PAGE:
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The Joys of Writing, #4962

Yesterday, this email was waiting in my in-box. After reading it, I felt that the 25 years of my life absorbed by the Jewish Shakespeare book were worth it. Many thanks to you for that, my new friend Ruth.
I just finished reading your book, Finding the Jewish Shakespeare. I enoyed it very much, especially the unique perspective coming from someone who is both related to Mr. Gordin and also an actress herself. I am sorry that his life was so hard, and that the people in the world he inhabited could not help each other more. I’ll never think about Abraham Cahan the same way again!
I have loved your great-grandfather’s work since I first saw the movie Mirele Efros several years ago. Since then, I have seen some of his other work and enjoyed it very much, although I think that Mirele will always be my favorite. I am not a native Yiddish speaker and never learned it at home; I have studied it on my own for the last few years. This is a very slow way to learn a language, but I live in an isolated rural area in Texas, and it is my only option. Right now, I am attempting my own translation of Mirele Efros and Der yidisher kenig Lear.
I just wanted you to know that there are still lots of people out here who really enjoy your great-grandfather’s work. For me, each work serves a dual purpose: it is a time machine into a world and culture that is at great risk of being lost, and it is just a great story for entertainment.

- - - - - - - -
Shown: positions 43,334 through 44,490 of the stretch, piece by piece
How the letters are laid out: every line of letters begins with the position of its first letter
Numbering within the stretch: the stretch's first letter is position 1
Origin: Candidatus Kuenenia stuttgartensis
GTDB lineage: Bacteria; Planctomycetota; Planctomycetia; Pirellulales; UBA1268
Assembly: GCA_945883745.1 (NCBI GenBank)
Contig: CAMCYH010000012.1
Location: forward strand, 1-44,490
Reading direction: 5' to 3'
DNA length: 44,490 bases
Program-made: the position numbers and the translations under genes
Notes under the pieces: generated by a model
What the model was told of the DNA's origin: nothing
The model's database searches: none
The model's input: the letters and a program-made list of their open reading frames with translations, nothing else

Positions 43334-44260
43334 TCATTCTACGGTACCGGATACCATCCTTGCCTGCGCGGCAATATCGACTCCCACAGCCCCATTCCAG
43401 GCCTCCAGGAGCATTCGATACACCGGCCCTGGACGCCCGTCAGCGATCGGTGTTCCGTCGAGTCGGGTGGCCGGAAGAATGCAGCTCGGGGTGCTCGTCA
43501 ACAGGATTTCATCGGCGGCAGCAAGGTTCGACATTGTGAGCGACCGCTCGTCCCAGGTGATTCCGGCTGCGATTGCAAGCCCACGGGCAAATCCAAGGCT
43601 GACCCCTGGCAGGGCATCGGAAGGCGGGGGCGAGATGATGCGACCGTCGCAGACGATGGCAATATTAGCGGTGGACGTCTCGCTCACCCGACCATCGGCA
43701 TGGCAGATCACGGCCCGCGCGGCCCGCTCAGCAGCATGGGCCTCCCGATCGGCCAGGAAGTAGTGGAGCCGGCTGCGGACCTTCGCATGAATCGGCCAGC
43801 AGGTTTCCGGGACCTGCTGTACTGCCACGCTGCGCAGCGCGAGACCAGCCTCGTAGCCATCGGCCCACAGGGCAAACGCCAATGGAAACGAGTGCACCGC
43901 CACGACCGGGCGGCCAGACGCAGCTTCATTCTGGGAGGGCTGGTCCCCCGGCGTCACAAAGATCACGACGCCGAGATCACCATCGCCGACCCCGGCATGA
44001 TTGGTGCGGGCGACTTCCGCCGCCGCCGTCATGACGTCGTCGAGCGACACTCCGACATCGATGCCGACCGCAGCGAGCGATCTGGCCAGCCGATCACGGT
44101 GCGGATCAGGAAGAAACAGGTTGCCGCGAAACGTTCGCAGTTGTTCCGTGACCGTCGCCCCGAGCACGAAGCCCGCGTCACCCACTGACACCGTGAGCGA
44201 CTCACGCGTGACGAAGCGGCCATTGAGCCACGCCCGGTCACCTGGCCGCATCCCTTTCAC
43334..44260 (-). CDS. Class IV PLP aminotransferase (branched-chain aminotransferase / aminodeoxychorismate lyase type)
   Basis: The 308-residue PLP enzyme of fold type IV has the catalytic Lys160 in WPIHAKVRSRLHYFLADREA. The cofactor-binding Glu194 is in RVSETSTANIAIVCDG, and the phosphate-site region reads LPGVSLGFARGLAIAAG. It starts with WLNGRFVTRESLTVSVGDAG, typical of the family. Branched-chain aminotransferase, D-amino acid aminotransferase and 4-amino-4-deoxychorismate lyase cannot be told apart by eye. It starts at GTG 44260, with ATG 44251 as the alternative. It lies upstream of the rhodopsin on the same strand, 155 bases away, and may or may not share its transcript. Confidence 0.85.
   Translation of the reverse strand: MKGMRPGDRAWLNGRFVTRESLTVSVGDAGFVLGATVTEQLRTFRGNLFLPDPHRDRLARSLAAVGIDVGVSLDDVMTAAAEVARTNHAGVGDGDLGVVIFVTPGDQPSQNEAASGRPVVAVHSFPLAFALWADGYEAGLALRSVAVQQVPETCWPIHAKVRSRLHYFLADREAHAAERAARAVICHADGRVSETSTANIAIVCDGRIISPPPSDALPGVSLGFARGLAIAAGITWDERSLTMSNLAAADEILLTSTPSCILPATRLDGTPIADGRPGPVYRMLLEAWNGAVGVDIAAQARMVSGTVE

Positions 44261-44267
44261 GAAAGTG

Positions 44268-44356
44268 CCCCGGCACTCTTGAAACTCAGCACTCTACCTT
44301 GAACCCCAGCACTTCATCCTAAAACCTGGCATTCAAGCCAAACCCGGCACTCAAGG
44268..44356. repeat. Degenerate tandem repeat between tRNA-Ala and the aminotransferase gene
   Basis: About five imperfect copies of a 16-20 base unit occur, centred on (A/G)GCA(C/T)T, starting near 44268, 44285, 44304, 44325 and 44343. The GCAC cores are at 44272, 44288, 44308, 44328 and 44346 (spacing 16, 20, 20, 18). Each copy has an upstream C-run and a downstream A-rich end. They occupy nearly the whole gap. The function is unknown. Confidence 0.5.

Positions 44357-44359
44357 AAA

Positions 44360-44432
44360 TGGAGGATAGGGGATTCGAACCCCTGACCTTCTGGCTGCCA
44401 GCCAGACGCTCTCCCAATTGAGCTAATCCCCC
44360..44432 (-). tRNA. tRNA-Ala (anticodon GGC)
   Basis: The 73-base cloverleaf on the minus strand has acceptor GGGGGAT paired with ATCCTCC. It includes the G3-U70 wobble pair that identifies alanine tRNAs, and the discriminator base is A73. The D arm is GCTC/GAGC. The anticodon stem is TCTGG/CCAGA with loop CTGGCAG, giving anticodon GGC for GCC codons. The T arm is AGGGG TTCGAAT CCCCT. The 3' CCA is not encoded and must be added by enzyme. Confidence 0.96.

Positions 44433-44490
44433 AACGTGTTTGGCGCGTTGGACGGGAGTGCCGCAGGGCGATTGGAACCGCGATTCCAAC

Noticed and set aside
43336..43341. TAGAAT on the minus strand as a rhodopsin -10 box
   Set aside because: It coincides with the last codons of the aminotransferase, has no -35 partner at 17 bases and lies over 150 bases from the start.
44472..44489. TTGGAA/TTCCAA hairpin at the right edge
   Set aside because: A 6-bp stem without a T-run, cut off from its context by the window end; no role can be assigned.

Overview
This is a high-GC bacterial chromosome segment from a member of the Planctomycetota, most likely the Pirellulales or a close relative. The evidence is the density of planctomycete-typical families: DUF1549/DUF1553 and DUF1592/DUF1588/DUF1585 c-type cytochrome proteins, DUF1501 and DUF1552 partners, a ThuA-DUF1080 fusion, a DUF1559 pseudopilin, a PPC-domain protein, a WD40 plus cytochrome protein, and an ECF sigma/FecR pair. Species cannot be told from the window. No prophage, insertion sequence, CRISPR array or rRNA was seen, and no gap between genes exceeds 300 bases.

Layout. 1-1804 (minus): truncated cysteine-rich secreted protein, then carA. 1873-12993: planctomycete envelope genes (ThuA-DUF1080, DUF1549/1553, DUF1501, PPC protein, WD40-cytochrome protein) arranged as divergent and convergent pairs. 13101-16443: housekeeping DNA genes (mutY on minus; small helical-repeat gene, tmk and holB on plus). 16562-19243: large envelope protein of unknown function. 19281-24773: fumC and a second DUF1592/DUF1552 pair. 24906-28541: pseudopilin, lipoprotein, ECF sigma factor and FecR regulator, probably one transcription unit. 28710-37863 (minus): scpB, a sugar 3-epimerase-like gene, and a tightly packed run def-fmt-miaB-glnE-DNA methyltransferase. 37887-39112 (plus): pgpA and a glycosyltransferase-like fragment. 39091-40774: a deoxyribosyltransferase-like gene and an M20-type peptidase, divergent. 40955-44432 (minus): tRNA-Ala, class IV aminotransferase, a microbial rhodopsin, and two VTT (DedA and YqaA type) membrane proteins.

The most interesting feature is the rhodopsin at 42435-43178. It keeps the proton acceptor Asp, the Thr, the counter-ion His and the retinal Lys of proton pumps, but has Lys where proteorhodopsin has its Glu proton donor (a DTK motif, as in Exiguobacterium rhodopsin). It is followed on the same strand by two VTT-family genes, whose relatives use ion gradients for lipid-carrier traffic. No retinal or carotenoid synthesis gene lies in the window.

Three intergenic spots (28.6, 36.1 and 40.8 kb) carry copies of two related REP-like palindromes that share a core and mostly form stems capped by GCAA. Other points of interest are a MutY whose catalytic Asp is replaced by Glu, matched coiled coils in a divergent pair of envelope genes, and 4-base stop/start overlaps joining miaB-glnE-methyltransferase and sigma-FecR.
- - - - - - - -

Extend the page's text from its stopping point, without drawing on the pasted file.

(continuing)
Zayt gezint un freylekh,
Ruth Murphy



One response to “The Joys of Writing, #4962”

  1. AS what you said , with the rapidly society , We seems get lost . We need such optimistic attitude to the world.

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About Beth

I began keeping a journal at the age of nine. Nearly fifty years later, I started this online journal, sharing reflections, reviews, updates, and the occasional secret.

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Chris Walks
This blog evolves. It once was about travels. Now it’s a reason to be at the keyboard that I value.

Theresa Kishkan
Theresa Kishkan is a writer living on the Sechelt Peninsula on the west coast of Canada.

I walk on. With my feet, and in my mind as well.

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Wherever you’ve come from, wherever you’re going, consider this space a place for reflection and pause.


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